• Quote: ‘The piloting of a small number of sporting events to test the safe return of spectators with a view to reopening competition venues for sports fans, with social distancing measures in place from October 1’ – UK government statement

By Andrew Atkinson

The 2020 world snooker championship final at the Crucible Theatre saw spectators allowed to be present in Sheffield as a pilot for future sports events.

The UK government announced that the programme of pilots could resume on August 15-16 after the initial pilot ended in July.

The Crucible saw 300 spectators for the final two days. If the pilots are a success the government says it could lead to other sports venues being opened to socially-distanced fans, from October 1.

More pilot events are due to be announced, involving indoor and outdoor sports: “We are delighted to announce that a reduced crowd will be at all sessions of the final of the World Championship on August 15-16,” said World Snooker.

“The piloting of a small number of sporting events to test the safe return of spectators with a view to reopening competition venues for sports fans, with social distancing measures in place from October 1,” the government said in a statement.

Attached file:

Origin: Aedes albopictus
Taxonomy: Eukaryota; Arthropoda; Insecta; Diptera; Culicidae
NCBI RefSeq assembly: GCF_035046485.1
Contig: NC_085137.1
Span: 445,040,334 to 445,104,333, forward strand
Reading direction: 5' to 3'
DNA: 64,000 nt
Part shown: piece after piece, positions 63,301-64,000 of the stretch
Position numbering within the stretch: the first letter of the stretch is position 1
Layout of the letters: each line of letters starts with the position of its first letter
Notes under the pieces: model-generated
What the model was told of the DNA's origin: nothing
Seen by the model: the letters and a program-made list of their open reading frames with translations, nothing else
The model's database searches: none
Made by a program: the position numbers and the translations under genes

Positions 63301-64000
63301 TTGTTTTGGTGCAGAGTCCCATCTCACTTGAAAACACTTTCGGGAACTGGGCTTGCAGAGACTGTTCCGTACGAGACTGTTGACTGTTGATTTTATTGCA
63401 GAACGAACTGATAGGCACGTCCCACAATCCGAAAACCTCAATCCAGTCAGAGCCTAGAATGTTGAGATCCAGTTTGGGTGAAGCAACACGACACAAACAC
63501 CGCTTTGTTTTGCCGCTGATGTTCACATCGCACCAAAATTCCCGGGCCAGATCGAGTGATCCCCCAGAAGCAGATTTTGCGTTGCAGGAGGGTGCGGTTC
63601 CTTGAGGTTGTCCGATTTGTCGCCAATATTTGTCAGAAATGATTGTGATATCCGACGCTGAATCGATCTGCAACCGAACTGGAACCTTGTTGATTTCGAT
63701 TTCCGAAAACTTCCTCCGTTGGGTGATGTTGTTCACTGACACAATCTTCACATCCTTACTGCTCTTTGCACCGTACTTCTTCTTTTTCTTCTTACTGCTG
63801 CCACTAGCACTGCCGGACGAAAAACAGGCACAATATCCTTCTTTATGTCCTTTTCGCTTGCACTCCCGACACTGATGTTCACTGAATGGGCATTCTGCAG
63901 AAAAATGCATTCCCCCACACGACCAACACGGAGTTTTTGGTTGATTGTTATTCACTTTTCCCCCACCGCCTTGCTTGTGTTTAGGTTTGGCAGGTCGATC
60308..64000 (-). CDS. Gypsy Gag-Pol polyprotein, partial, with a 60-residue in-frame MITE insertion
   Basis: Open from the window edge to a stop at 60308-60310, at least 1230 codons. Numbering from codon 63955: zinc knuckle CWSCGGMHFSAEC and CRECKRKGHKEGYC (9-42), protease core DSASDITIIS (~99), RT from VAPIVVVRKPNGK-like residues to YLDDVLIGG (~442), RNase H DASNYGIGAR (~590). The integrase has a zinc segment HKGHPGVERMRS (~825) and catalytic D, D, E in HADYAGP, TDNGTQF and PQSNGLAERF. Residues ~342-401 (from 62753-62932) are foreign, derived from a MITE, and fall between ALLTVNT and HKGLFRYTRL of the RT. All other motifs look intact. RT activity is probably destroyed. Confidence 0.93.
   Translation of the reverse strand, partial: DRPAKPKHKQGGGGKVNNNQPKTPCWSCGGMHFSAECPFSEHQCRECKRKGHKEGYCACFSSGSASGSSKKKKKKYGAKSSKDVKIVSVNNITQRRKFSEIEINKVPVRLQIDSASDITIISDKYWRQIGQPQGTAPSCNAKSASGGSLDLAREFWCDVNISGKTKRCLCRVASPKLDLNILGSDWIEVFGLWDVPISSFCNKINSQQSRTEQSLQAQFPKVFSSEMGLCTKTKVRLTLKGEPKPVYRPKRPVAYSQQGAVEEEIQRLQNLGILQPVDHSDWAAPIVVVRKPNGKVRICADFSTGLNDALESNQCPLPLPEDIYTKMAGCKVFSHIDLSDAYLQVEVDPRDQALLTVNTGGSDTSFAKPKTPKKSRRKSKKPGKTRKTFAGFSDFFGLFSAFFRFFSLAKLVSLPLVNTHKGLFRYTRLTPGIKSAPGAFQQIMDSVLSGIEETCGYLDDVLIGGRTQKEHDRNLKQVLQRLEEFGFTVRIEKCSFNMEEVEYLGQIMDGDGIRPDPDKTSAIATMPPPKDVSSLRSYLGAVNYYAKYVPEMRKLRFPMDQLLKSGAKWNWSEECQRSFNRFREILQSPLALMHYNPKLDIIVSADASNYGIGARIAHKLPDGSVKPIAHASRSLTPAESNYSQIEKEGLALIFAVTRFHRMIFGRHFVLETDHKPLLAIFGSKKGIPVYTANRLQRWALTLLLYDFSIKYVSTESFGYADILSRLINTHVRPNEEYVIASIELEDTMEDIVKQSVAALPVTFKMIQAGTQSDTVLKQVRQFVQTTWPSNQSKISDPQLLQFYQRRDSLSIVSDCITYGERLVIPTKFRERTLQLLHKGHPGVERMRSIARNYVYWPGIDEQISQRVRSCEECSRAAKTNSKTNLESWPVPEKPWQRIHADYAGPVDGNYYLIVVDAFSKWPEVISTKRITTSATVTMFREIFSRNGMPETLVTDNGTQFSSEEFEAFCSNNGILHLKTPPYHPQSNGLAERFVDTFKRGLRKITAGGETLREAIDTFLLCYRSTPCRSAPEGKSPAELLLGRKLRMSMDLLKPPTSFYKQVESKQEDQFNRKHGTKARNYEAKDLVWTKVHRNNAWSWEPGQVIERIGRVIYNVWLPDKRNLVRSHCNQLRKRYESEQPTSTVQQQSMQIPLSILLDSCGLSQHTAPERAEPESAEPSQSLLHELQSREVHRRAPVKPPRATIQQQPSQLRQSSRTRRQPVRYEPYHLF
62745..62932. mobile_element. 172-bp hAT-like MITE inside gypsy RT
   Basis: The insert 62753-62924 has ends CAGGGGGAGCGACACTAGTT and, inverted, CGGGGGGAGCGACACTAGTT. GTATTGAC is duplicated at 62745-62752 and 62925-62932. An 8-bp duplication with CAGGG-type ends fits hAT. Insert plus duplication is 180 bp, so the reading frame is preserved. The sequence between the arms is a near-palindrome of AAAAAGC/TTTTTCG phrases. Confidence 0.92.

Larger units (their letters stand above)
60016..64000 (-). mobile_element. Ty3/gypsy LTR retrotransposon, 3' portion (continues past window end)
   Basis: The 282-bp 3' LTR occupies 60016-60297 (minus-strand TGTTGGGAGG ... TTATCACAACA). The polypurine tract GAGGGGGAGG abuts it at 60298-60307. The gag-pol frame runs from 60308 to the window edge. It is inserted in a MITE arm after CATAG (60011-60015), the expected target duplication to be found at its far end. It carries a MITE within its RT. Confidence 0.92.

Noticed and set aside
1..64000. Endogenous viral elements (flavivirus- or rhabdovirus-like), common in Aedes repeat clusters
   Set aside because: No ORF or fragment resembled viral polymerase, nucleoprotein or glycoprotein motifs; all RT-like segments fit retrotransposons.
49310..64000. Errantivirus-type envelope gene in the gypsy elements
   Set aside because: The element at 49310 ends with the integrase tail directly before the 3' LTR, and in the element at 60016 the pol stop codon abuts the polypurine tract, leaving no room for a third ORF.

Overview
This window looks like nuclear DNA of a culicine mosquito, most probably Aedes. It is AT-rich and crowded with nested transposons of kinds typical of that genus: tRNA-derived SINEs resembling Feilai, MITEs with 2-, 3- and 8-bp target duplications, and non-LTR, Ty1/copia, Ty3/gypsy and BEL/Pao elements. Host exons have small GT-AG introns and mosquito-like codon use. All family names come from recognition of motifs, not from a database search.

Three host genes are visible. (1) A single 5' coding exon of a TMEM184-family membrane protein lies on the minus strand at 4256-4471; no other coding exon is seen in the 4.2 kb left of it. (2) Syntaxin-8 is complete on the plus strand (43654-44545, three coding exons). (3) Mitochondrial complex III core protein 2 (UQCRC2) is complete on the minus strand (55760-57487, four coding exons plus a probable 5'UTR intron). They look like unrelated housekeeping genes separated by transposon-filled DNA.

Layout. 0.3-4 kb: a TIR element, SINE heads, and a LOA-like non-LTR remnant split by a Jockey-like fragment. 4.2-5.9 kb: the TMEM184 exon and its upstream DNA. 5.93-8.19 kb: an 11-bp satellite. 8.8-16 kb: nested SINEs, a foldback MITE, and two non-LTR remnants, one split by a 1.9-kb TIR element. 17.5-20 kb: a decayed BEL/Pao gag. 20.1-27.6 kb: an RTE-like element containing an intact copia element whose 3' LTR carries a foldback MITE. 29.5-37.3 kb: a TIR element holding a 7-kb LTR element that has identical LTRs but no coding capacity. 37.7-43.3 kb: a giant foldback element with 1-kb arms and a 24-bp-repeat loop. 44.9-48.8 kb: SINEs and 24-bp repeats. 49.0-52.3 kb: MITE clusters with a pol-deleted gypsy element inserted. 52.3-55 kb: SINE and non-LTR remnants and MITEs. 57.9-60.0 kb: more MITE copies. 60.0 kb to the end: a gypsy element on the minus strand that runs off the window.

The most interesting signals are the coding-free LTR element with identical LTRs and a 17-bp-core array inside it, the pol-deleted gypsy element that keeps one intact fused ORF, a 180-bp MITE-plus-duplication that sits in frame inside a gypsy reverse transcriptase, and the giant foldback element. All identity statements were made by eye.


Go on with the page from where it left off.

“This will commence with the final of the World Snooker Championship at Sheffield’s Crucible Theatre during August 15-16, with a full pilot programme to follow.”

Culture Secretary Oliver Dowden said: “We can now make further careful progress on recovery with allowing audiences back for indoor performances, fans back at sports events and the reopening of more Covid-19 secure leisure businesses.”

The World Snooker Championship became the first indoor live sports event in England to have crowds since lockdown, allowing some supporters in for the three sessions on July 31.

However, no more fans have been allowed to watch live sport since August 1, because of a spike in cases that led to all pilots being called off, including racing’s Glorious Goodwood and county cricket at The Oval and Edgbaston.

Five-time champion Ronnie O’Sullivan previously criticised the decision to allow fans into the arena, saying it created an unnecessary risk. Anthony Hamilton, who suffers from severe asthma, withdrew on the eve of the tournament.

The code of conduct for fans instructed them they had to wear a mask while walking around the Crucible, but could remove it while watching the action, and the bars would not be open.

Barry Hearn, snooker chief, said: “So happy to have a live crowd for snooker finals.

“A lot of hard work has gone into this, so thanks to all my brilliant team. There’s around 10,000 people trying to get a golden ticket. If you’re unlucky – get a ticket for next year

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